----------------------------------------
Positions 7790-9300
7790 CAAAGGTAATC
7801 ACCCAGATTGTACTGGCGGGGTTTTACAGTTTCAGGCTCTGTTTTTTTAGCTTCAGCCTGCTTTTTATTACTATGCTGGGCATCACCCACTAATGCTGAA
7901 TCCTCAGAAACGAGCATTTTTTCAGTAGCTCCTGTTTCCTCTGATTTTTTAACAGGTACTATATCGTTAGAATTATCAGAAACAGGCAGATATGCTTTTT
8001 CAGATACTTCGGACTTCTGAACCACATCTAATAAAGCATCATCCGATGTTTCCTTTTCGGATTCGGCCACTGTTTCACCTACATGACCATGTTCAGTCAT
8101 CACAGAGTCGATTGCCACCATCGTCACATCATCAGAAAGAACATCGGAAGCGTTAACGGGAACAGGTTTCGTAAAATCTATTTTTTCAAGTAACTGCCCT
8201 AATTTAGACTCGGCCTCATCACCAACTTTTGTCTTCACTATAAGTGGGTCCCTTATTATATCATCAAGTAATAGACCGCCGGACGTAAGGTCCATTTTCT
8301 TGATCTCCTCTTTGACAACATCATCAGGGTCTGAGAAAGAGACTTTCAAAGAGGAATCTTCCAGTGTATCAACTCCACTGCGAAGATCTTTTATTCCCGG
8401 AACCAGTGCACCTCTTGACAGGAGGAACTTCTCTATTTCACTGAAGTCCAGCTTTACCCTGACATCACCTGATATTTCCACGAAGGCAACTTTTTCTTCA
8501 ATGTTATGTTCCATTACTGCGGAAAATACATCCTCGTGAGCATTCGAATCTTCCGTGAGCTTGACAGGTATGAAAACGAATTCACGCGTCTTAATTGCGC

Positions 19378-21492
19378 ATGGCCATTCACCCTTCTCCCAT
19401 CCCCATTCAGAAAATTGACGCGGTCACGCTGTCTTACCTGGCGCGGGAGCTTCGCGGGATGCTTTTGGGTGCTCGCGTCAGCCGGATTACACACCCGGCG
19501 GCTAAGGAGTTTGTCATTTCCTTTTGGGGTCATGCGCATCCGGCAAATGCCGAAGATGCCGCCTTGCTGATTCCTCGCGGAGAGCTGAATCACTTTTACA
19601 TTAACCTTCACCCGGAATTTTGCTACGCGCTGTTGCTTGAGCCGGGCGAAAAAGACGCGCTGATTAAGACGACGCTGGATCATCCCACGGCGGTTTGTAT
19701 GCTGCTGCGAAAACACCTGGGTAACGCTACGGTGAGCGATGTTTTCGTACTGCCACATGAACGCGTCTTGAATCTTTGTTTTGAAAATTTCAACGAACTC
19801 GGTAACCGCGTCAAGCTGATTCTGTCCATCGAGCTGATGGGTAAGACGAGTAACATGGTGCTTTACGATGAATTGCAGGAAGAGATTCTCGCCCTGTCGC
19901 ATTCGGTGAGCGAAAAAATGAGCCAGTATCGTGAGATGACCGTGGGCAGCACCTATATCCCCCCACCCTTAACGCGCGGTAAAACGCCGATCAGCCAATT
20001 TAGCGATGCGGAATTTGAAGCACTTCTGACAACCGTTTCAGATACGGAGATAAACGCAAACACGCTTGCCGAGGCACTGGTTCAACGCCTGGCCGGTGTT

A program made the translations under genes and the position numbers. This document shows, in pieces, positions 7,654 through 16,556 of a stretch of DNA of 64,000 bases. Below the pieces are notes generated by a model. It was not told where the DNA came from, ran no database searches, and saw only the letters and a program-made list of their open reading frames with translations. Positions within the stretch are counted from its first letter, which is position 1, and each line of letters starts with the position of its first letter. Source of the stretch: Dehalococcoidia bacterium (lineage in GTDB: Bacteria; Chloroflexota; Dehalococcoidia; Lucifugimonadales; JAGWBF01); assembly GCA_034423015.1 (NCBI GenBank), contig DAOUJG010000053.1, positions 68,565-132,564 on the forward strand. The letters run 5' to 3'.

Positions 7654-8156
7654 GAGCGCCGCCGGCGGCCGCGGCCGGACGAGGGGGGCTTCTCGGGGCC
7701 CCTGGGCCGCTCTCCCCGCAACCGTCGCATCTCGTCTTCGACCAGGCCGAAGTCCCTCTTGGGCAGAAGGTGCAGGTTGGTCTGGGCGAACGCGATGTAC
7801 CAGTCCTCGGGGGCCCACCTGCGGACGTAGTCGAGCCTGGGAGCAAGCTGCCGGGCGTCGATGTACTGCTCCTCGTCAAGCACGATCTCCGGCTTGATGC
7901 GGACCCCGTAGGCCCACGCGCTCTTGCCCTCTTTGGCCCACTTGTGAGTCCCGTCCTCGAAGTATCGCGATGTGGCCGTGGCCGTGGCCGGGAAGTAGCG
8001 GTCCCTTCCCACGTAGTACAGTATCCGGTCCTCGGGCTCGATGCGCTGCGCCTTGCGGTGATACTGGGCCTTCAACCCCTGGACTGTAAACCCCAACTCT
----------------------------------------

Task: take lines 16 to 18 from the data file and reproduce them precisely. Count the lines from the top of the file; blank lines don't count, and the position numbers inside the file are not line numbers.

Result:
19701 GCTGCTGCGAAAACACCTGGGTAACGCTACGGTGAGCGATGTTTTCGTACTGCCACATGAACGCGTCTTGAATCTTTGTTTTGAAAATTTCAACGAACTC
19801 GGTAACCGCGTCAAGCTGATTCTGTCCATCGAGCTGATGGGTAAGACGAGTAACATGGTGCTTTACGATGAATTGCAGGAAGAGATTCTCGCCCTGTCGC
19901 ATTCGGTGAGCGAAAAAATGAGCCAGTATCGTGAGATGACCGTGGGCAGCACCTATATCCCCCCACCCTTAACGCGCGGTAAAACGCCGATCAGCCAATT